Publishing Partner: Cambridge University Press CUP Extra Wiley-Blackwell Publisher Login
amazon logo
More Info


New from Oxford University Press!

ad

The Vulgar Tongue: Green's History of Slang

By Jonathon Green

A comprehensive history of slang in the English speaking world by its leading lexicographer.


New from Cambridge University Press!

ad

The Universal Structure of Categories: Towards a Formal Typology

By Martina Wiltschko

This book presents a new theory of grammatical categories - the Universal Spine Hypothesis - and reinforces generative notions of Universal Grammar while accommodating insights from linguistic typology.


New from Brill!

ad

Brill's MyBook Program

Do you have access to Dynamics of Morphological Productivity through your library? Then you can by the paperback for only €25 or $25! Find out more about Brill's MyBook program!


Academic Paper


Title: Word-internal /t,d/ Deletion in Spontaneous Speech: Modeling
Author: Elizabeth V. Hume
Institution: Ohio State University
William D. Raymond
Institution: Ohio State University
Linguistic Field: Phonetics; Phonology
Subject Language: English
Abstract: The deletion of word-internal alveolar stops in spontaneous English speech is a variation phenomenon that has not previously been investigated. This study quantifies internal deletion statistically using a range of linguistic and extra-linguistic variables, and interprets the results within a model of speech production. Effects were found for speech rate and fluency, word form and word predictability, prominence, and aspects of the local phonological context. Results of the study are compared to results from the numerous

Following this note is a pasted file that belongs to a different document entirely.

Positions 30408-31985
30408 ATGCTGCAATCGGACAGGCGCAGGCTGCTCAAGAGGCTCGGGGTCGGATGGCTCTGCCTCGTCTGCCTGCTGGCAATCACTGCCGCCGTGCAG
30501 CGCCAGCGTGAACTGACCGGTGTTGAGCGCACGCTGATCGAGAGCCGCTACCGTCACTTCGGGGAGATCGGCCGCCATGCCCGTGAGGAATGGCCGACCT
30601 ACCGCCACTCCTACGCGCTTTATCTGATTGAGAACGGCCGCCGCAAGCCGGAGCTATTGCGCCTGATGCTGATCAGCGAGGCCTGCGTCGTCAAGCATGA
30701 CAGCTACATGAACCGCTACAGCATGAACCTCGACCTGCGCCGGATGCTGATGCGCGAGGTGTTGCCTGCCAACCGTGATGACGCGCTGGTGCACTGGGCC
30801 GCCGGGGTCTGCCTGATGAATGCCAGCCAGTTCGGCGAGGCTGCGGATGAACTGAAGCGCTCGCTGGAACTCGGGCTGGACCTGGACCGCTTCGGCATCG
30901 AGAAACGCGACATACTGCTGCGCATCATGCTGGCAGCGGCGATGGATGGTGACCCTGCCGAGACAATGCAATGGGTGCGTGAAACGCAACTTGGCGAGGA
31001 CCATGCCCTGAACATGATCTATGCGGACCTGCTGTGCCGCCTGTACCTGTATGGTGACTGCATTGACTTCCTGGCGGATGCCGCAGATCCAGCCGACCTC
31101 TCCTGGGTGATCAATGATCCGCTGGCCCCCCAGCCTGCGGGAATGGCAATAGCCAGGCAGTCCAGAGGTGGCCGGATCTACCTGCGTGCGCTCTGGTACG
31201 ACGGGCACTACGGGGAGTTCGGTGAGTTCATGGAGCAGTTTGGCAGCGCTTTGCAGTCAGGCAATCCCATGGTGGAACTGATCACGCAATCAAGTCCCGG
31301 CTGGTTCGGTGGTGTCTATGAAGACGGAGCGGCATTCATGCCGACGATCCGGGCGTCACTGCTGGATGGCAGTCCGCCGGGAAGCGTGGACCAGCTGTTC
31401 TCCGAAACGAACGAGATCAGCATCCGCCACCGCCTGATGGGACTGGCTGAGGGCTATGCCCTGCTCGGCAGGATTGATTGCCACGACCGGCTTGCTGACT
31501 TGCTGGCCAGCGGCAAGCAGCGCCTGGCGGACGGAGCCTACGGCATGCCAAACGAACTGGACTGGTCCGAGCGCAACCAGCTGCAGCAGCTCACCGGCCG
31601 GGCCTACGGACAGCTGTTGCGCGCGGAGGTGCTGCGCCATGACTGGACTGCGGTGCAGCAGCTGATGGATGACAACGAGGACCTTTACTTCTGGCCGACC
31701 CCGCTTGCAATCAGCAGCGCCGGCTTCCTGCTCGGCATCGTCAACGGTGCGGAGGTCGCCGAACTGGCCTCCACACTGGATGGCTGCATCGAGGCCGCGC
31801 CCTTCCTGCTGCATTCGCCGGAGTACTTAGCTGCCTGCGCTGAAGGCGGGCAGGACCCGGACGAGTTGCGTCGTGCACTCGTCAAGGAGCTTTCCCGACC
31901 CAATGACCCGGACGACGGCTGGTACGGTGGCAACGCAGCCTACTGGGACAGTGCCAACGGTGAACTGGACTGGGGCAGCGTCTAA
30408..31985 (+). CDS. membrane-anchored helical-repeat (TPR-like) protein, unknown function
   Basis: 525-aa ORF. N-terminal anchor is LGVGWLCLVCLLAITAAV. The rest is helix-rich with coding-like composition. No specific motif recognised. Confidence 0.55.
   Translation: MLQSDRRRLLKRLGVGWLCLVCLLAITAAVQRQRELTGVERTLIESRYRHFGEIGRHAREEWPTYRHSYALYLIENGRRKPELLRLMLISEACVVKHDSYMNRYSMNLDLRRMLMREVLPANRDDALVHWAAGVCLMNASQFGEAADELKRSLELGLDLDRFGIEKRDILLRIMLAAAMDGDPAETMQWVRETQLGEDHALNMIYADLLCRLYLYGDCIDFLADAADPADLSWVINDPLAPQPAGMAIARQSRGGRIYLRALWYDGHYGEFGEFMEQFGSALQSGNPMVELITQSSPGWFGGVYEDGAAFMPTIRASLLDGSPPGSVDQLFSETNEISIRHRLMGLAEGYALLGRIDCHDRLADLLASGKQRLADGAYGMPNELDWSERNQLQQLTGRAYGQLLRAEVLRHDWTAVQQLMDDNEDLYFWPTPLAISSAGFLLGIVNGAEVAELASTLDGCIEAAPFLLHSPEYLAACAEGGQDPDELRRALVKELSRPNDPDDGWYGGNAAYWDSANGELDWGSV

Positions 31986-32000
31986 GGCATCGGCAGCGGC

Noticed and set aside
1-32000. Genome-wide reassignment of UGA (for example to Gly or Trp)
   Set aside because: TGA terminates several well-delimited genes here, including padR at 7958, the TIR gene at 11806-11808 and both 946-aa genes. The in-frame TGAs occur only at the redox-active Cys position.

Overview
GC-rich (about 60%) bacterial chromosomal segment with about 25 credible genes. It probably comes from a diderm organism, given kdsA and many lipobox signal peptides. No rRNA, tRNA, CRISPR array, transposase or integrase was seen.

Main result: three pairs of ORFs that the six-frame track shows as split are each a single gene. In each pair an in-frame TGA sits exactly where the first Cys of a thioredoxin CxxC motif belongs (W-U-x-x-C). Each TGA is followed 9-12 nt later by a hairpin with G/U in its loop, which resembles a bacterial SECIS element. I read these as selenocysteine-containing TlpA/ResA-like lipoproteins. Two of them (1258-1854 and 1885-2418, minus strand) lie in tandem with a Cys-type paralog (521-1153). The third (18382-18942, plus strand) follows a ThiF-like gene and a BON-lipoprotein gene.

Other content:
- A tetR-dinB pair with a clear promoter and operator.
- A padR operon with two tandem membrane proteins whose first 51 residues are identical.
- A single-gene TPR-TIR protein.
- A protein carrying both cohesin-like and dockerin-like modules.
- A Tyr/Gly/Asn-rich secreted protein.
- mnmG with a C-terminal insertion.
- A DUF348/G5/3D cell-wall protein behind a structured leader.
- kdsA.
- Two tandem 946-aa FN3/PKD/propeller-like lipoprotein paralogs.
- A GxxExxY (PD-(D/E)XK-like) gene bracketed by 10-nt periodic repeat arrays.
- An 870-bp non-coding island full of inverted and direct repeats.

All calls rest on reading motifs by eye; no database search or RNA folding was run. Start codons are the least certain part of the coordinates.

studies of word-final alveolar stop deletion, internal deletion in laboratory speech, and also to another internal alveolar stop process, flapping. Our findings suggest that word-internal alveolar stop deletion is not a unitary phenomenon, but two different processes that arise at different points during speech production. In syllable codas, deletion results from cluster simplification to achieve gestural economy and is introduced during segment planning. In syllable onsets, deletion is one outcome of gradient lenition that results from gestural reduction during articulation.

CUP at LINGUIST

This article appears in Language Variation and Change Vol. 18, Issue 1, which you can read on Cambridge's site or on LINGUIST .



Back
Add a new paper
Return to Academic Papers main page
Return to Directory of Linguists main page